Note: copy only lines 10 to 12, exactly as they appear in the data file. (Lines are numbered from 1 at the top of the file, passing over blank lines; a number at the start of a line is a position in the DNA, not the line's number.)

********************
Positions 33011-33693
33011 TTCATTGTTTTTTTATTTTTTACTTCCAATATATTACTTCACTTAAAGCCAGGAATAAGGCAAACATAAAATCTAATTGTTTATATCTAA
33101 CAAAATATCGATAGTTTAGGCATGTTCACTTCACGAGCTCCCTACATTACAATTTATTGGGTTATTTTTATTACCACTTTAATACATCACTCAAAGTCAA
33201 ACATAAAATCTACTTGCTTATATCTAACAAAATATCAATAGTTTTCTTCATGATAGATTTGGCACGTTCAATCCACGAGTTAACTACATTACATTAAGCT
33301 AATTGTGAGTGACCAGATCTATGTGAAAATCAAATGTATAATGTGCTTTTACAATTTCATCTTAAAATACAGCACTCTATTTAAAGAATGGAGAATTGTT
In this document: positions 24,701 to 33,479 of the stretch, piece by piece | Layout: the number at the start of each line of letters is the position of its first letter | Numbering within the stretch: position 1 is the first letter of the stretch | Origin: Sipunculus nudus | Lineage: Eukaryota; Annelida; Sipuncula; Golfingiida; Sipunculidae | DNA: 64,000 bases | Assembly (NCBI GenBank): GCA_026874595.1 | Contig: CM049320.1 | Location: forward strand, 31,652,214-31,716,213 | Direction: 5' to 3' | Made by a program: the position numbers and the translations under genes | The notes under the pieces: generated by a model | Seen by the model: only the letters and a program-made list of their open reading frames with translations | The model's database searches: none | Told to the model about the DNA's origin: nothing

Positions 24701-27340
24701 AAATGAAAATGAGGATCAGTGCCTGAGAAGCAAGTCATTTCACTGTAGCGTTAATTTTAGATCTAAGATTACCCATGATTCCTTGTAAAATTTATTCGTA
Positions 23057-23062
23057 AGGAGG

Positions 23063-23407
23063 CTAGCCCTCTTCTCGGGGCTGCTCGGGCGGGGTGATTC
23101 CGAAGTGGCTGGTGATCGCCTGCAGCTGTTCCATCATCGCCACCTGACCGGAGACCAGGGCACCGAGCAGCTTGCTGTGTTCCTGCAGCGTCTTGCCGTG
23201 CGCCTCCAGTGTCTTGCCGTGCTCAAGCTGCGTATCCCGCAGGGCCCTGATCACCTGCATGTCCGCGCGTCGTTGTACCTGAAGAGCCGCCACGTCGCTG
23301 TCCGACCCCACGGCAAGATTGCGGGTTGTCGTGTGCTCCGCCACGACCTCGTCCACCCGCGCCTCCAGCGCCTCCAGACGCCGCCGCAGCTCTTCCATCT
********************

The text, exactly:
23057 AGGAGG

Positions 23063-23407
23063 CTAGCCCTCTTCTCGGGGCTGCTCGGGCGGGGTGATTC